I received a copy of this book in exchange for my honest, nonreciprocal review.
I don’t need to go into the details of the story, since the other reviews and the book description have already alluded to this. What I will go into is how I feel the story is put together.
The first, and I feel strongest part of the story is Jando himself. He is a well-written character. I appreciate this being told in first person, as it allows me to see through his eyes and experience some of his emotions. Jando comes to us as a twelve-year-old boy, kind-hearted and innocent. He is curious, adventurous and worried about what is going on in his world. We see conflict build to the point that the suspense keeps us reading to see what happens. We soon realize that war is inevitable, but what happens to Jando and all the people he cares about? The author writes in such a way as to make us want to know.
The second is the reality mixed in with a fictional tale. I am by no means a historian, but it appears that the author has done his homework to write a fictional tale with a historical background. This lends credence to the story, and helps me to learn about his country, from a perspective not often told.
The pacing and suspense are well-placed, and although it is a long book, it doesn’t feel that way. Events unfold at an alarming pace once the war is underway, providing a grim reminder of the true horrors of war.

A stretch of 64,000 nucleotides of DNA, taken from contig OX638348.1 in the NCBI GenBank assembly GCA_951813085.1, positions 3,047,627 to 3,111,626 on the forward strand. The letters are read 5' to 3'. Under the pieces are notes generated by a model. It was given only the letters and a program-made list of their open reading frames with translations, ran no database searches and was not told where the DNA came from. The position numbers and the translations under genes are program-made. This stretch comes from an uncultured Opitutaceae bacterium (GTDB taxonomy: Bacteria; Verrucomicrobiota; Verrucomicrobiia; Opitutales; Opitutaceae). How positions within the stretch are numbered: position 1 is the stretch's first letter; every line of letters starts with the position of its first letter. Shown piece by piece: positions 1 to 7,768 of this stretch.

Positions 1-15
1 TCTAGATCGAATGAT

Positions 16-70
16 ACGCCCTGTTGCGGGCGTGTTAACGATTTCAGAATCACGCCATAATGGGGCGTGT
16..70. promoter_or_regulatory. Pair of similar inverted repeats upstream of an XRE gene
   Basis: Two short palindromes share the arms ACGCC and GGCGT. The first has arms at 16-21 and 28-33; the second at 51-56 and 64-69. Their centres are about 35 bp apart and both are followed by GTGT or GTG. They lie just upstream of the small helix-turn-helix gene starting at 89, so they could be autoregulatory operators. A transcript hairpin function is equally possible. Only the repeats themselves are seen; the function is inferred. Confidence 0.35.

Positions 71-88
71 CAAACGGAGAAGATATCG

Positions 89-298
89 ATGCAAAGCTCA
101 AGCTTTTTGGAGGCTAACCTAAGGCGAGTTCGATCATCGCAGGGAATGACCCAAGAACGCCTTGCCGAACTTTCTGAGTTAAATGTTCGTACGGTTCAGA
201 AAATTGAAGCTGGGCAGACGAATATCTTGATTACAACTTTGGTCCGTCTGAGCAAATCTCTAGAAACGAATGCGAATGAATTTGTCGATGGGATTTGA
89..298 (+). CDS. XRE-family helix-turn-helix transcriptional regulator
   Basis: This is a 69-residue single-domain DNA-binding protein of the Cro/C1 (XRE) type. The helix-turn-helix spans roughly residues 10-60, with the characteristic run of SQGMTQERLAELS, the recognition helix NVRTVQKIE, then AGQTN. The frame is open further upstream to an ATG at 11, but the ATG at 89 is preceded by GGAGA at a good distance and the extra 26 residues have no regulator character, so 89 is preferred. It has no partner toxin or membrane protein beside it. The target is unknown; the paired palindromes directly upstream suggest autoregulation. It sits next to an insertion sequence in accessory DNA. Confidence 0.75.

I appreciate the way that war is not glamorized. The gritty details of pain and suffering, especially when dealt to the innocent, and helpful reminders that war is something dark, something to shun.
Two things I would change about this book, however. First, the title doesn’t seem to fit the gripping, highly tense account told to the reader. It gives no realistic story direction, is not striking, and therefore not memorable.
The second thing I would change is the book’s cover. I understand that bright and bold colors help to associate the book with a certain culture, but again, this peaceful scene does nothing except make for a pretty piece of artwork. That combined with the lackluster title could keep the book in relative darkness, noticed by only a few.
I generally say nothing about a title or cover but in this case, an overhaul is in order. The reason I don’t give it a five-star rating is because of these two things. I feel they are so important that it sways my overall rating for the book.
However, “A Light in the Cane Fields” is well worth the read, diving into the depths of humanity’s lust for blood and revenge, while soaring with dreams and aspirations of peace.